Another tricky question! Especially because I just finished Nassim Nicholas Taleb’s book Black Swan. This book taught me not to predict the future. But my dearest hope is to have a job that allows me to work for a future in which my children and their children and their children’s children find their place – one where it is normal to live within your needs without compromising the ability of future generations to meet theirs. We need to achieve that without exploiting our own race and nature.

Further reading:

21st century leadership: from business as usual to business as a force for good

Success means seeing ourselves as part of the bigger system

Has CSR reached its sell-by date?

The business case for sustainability – an exceptional Forum for the Future event

The Guide to Corporate Social Responsibility 2013


Will Self-Driving Cars Be Better for the Environment?



self-driving cars for green environment
Shutterstock Licensed Photo - By Zapp2Photo |

Technologists, engineers, lawmakers, and the general public have been excitedly debating about the merits of self-driving cars for the past several years, as companies like Waymo and Uber race to get the first fully autonomous vehicles on the market. Largely, the concerns have been about safety and ethics; is a self-driving car really capable of eliminating the human errors responsible for the majority of vehicular accidents? And if so, who’s responsible for programming life-or-death decisions, and who’s held liable in the event of an accident?

But while these questions continue being debated, protecting people on an individual level, it’s worth posing a different question: how will self-driving cars impact the environment?

The Big Picture

The Department of Energy attempted to answer this question in clear terms, using scientific research and existing data sets to project the short-term and long-term environmental impact that self-driving vehicles could have. Its findings? The emergence of self-driving vehicles could essentially go either way; it could reduce energy consumption in transportation by as much as 90 percent, or increase it by more than 200 percent.

That’s a margin of error so wide it might as well be a total guess, but there are too many unknown variables to form a solid conclusion. There are many ways autonomous vehicles could influence our energy consumption and environmental impact, and they could go well or poorly, depending on how they’re adopted.

Driver Reduction?

One of the big selling points of autonomous vehicles is their capacity to reduce the total number of vehicles—and human drivers—on the road. If you’re able to carpool to work in a self-driving vehicle, or rely on autonomous public transportation, you’ll spend far less time, money, and energy on your own car. The convenience and efficiency of autonomous vehicles would therefore reduce the total miles driven, and significantly reduce carbon emissions.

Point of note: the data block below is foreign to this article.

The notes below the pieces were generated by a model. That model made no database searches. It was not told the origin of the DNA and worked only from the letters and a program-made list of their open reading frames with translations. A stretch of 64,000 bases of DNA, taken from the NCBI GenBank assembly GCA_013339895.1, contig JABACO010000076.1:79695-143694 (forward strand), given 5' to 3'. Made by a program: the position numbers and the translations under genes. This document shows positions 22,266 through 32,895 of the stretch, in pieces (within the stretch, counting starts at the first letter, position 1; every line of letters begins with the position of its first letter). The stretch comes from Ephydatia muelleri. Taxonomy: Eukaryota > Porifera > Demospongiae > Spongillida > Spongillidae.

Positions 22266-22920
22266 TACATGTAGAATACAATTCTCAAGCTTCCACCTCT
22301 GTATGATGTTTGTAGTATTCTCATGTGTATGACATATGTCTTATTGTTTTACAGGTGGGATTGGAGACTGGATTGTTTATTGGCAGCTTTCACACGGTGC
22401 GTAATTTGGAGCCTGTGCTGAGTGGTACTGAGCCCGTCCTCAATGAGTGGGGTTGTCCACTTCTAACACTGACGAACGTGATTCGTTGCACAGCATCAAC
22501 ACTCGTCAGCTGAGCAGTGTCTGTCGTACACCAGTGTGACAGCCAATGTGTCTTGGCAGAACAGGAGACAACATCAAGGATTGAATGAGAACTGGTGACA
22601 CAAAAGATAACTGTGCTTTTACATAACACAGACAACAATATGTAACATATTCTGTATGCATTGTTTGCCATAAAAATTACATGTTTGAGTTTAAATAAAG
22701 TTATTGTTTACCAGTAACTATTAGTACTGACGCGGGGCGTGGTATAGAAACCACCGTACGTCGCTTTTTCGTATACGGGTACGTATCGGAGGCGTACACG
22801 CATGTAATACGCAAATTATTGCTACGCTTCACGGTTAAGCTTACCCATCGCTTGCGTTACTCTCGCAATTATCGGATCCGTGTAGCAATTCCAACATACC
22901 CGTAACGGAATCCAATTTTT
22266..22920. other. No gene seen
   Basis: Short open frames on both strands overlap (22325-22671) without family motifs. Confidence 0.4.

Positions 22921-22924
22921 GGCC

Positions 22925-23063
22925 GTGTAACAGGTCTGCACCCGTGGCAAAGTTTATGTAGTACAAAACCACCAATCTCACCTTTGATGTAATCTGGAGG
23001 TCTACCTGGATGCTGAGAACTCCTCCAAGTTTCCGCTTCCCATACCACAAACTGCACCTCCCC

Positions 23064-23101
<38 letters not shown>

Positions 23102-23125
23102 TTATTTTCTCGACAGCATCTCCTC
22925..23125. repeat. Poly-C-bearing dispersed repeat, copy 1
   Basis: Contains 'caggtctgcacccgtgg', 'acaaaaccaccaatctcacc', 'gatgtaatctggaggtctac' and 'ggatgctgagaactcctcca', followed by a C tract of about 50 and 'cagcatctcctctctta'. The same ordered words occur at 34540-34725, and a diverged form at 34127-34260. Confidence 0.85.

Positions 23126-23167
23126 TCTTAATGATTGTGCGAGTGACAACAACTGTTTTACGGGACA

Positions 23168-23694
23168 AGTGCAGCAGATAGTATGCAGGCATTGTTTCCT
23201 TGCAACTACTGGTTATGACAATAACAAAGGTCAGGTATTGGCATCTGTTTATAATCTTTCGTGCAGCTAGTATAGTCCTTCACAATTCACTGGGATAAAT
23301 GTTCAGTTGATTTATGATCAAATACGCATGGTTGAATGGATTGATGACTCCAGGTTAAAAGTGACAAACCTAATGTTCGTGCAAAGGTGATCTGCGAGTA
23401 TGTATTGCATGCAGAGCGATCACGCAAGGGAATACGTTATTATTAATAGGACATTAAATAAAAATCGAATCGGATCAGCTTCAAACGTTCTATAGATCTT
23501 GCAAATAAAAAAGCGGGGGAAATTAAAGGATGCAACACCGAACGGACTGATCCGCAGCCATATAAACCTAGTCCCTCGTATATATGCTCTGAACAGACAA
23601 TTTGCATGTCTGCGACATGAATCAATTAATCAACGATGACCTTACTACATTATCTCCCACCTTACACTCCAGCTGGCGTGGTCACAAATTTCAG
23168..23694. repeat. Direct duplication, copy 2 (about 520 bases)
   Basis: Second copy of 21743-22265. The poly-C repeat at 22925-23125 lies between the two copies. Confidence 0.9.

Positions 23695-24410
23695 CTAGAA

There’s a flip side to this argument, however. If autonomous vehicles are far more convenient and less expensive than previous means of travel, it could be an incentive for people to travel more frequently, or drive to more destinations they’d otherwise avoid. In this case, the total miles driven could actually increase with the rise of self-driving cars.

As an added consideration, the increase or decrease in drivers on the road could result in more or fewer vehicle collisions, respectively—especially in the early days of autonomous vehicle adoption, when so many human drivers are still on the road. Car accident injury cases, therefore, would become far more complicated, and the roads could be temporarily less safe.


Deadheading is a term used in trucking and ridesharing to refer to miles driven with an empty load. Assume for a moment that there’s a fleet of self-driving vehicles available to pick people up and carry them to their destinations. It’s a convenient service, but by necessity, these vehicles will spend at least some of their time driving without passengers, whether it’s spent waiting to pick someone up or en route to their location. The increase in miles from deadheading could nullify the potential benefits of people driving fewer total miles, or add to the damage done by their increased mileage.

Make and Model of Car

Much will also depend on the types of cars equipped to be self-driving. For example, Waymo recently launched a wave of self-driving hybrid minivans, capable of getting far better mileage than a gas-only vehicle. If the majority of self-driving cars are electric or hybrids, the environmental impact will be much lower than if they’re converted from existing vehicles. Good emissions ratings are also important here.

On the other hand, the increased demand for autonomous vehicles could put more pressure on factory production, and make older cars obsolete. In that case, the gas mileage savings could be counteracted by the increased environmental impact of factory production.

The Bottom Line